Posted on 27/08/2014 by Phillip Island Nature Parks
New research by Australian and French scientists has revealed age segregation in foraging strategies by little penguins at Phillip Island in Victoria, Australia.
The research, published in the online version of Oecologia, reveals a spatial separation in the foraging range between old (>11 years) and middle aged (5-11 years) penguins. Older penguins were found to forage closer to shore in shallower water, while middle age penguins went further offshore. No difference, however, was found in dive effort and foraging efficiency between age classes and sex.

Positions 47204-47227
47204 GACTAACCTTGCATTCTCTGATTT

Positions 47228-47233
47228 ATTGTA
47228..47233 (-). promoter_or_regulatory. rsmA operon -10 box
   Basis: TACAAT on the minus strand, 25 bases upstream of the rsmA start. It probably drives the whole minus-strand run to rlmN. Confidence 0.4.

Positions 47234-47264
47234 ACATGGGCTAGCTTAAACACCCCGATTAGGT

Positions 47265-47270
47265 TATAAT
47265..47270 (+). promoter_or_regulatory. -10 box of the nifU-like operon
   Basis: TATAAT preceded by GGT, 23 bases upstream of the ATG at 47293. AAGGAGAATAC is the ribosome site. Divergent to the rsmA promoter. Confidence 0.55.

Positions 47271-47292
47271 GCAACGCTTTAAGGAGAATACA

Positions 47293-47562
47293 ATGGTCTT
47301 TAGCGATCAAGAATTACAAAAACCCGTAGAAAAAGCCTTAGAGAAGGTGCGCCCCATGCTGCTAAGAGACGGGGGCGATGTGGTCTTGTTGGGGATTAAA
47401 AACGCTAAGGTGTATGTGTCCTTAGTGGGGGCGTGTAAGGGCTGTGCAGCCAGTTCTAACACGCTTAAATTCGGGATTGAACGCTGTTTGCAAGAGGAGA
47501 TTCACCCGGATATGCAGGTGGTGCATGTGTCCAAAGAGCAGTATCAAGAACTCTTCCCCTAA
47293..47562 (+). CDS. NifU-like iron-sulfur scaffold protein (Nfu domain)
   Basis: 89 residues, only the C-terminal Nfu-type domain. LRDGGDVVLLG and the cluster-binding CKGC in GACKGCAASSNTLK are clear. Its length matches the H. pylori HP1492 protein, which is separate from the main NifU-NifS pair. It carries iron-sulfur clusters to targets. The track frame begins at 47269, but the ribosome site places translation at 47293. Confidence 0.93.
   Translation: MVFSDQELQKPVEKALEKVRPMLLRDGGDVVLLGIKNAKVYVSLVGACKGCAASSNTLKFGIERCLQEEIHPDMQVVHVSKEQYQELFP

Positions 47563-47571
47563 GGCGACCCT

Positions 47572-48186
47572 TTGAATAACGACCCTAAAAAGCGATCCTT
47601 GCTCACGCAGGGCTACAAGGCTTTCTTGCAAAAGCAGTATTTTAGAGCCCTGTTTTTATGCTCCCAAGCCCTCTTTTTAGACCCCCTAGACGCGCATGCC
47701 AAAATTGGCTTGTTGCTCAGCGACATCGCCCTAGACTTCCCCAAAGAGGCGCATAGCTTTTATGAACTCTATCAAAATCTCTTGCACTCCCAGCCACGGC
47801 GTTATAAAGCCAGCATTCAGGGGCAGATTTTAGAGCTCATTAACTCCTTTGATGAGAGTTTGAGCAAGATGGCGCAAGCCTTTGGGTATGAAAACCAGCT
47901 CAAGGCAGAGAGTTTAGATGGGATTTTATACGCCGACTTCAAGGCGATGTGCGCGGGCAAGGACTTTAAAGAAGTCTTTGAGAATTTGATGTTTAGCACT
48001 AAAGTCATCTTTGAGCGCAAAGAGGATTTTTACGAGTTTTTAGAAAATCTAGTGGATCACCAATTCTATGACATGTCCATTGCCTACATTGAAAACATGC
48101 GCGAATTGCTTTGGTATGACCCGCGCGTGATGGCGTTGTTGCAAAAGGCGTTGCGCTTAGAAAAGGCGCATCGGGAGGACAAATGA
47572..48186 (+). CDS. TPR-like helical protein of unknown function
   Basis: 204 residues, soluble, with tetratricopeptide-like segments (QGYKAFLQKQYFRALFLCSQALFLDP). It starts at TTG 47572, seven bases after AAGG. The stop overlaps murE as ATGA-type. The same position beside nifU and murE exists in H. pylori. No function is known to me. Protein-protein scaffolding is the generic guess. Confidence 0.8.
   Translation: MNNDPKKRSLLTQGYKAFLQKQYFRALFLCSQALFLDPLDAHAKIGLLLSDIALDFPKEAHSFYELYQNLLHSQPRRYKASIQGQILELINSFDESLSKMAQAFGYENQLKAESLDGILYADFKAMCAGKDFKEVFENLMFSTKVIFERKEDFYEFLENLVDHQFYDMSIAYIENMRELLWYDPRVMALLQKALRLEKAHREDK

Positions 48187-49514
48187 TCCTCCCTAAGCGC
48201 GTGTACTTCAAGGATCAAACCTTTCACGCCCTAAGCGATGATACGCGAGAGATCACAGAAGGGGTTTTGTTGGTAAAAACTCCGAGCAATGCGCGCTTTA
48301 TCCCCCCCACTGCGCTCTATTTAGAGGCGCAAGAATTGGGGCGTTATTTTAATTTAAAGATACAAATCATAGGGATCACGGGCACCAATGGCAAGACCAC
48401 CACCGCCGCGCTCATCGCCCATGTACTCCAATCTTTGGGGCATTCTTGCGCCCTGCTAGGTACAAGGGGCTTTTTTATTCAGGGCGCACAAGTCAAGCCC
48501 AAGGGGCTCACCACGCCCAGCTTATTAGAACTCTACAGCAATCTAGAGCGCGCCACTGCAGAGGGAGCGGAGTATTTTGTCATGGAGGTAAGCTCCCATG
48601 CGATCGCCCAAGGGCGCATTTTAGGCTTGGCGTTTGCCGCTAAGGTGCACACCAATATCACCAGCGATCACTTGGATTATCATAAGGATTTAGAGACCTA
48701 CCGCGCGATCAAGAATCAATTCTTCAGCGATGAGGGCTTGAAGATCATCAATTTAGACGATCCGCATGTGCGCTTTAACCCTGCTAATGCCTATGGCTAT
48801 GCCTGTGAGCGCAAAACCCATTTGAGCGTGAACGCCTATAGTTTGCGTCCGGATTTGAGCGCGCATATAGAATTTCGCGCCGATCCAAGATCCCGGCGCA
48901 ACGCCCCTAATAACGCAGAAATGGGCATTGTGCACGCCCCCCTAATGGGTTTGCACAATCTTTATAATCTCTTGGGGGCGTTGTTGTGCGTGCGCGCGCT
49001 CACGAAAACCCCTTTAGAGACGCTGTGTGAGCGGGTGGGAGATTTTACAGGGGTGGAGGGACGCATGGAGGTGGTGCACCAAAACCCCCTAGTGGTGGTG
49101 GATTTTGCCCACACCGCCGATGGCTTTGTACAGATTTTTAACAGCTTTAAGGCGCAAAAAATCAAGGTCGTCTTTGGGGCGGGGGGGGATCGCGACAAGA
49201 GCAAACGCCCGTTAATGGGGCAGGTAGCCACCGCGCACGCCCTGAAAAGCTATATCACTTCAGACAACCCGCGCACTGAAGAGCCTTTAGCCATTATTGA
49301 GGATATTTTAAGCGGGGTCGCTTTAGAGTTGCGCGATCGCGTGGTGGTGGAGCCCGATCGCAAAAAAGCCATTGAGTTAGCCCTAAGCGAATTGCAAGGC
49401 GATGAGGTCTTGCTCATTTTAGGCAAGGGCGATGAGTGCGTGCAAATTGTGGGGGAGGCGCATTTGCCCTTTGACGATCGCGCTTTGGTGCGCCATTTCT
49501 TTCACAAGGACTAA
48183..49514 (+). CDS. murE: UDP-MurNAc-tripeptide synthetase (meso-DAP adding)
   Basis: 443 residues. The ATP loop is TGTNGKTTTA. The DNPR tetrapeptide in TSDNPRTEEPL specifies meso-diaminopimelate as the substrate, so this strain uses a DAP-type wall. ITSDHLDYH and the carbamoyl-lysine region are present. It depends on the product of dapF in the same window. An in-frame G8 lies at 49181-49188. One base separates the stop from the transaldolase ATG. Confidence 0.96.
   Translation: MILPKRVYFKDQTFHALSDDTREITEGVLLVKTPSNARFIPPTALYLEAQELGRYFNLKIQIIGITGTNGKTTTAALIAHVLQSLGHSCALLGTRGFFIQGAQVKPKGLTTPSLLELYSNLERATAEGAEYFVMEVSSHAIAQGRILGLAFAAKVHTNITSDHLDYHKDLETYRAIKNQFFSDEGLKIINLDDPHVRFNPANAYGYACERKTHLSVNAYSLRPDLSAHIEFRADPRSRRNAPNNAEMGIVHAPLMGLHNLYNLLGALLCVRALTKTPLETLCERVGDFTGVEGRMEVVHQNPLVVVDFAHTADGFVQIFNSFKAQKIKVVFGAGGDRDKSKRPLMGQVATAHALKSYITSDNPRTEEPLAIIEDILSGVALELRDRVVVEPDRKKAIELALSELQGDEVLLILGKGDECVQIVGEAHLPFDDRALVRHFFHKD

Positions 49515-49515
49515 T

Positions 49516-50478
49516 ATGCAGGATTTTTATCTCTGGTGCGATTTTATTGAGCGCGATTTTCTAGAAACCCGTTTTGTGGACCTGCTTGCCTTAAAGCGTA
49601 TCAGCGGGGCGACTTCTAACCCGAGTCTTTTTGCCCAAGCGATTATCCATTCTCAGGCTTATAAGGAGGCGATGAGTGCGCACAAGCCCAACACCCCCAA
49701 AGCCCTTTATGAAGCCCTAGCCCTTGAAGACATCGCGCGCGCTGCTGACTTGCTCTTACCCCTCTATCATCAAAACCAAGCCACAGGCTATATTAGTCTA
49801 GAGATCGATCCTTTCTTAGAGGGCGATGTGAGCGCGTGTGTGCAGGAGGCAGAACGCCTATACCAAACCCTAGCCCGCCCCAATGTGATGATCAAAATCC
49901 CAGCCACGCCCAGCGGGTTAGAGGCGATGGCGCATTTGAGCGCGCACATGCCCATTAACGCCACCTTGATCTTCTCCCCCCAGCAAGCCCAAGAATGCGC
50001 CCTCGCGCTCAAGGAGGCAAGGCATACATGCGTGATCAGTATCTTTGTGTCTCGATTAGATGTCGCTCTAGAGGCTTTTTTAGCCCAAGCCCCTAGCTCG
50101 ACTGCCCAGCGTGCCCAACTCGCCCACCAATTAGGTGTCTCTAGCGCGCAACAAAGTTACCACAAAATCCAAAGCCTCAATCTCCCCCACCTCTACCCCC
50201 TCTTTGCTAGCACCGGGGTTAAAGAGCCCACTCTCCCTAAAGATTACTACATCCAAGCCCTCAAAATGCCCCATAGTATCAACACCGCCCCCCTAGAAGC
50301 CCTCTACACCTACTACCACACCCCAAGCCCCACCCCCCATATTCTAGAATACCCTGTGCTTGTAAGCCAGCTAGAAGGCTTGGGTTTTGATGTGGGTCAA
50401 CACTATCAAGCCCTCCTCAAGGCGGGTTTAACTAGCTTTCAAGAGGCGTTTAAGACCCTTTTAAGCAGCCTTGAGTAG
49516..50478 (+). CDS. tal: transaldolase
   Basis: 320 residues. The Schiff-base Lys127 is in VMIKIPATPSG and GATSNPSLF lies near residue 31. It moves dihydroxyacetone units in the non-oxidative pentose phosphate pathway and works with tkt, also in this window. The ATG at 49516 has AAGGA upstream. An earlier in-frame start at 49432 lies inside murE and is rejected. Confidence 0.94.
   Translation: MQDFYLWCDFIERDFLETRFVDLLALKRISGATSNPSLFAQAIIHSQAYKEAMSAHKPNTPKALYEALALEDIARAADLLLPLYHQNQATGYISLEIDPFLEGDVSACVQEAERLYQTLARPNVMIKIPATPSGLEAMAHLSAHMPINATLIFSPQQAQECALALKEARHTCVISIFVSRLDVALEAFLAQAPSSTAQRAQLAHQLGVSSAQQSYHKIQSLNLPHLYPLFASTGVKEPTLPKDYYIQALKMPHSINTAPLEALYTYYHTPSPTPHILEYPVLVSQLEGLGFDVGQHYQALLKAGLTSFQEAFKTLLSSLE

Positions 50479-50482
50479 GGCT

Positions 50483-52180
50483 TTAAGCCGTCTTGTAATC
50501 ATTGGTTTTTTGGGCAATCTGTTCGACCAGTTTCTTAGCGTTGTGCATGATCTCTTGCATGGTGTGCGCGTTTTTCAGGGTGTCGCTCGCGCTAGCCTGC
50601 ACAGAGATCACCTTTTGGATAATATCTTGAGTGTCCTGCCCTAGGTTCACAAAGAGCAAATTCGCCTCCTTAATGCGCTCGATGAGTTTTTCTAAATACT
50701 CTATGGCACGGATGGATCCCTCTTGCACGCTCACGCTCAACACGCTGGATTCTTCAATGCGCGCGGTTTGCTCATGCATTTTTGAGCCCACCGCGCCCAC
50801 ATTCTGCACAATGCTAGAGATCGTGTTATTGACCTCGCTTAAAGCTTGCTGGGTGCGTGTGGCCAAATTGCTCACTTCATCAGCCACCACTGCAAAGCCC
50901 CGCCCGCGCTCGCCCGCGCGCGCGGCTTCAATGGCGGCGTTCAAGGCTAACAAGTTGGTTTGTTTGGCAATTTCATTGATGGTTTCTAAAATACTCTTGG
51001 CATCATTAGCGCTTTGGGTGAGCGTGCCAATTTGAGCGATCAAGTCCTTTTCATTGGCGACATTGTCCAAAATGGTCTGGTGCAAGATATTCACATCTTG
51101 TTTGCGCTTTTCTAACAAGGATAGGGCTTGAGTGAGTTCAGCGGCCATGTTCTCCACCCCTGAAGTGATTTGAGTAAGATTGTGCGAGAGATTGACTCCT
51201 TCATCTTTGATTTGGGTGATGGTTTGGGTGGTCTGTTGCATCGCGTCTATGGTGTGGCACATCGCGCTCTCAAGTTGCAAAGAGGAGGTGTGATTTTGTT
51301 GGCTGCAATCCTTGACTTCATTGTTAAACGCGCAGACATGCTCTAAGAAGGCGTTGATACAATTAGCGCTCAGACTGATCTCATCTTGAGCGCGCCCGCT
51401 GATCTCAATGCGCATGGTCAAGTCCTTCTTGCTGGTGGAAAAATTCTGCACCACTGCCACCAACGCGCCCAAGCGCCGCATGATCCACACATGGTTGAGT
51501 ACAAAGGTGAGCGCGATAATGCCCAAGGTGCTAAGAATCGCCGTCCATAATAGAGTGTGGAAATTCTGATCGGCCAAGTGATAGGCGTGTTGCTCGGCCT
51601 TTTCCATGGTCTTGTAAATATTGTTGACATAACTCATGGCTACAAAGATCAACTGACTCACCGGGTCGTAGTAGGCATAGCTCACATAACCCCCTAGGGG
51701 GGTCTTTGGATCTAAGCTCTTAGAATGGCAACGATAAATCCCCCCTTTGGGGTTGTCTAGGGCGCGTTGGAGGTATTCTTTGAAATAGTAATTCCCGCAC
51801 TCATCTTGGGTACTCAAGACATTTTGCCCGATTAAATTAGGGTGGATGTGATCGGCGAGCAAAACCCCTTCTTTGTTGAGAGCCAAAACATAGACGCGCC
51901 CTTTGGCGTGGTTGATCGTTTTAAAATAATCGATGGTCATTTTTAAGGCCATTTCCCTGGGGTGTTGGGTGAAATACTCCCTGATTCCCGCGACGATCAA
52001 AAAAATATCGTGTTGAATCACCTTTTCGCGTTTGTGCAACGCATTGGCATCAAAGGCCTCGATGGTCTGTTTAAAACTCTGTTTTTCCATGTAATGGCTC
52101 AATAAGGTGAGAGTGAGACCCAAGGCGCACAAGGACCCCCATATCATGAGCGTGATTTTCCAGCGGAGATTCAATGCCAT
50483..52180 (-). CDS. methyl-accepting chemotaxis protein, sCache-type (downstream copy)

“For more than two decades we have been exploring the life of little penguins at sea - where do they go, what do they eat and how do they catch their prey?” said Dr André Chiaradia, a penguin biologist from Phillip Island Nature Parks and one of the paper’s co-authors.
The researchers hypothesise the age specific segregation was primarily determined by a ‘cohort effect’ where individual penguins that fledged and dispersed around the same time would forage together or share similar foraging limitations.
“Now that we know penguins feed in different places as they age we can now look at age-specific issues of penguins’ foraging behaviour - critical information to help our conservation efforts of this iconic species,” Dr Chiaradia concluded.
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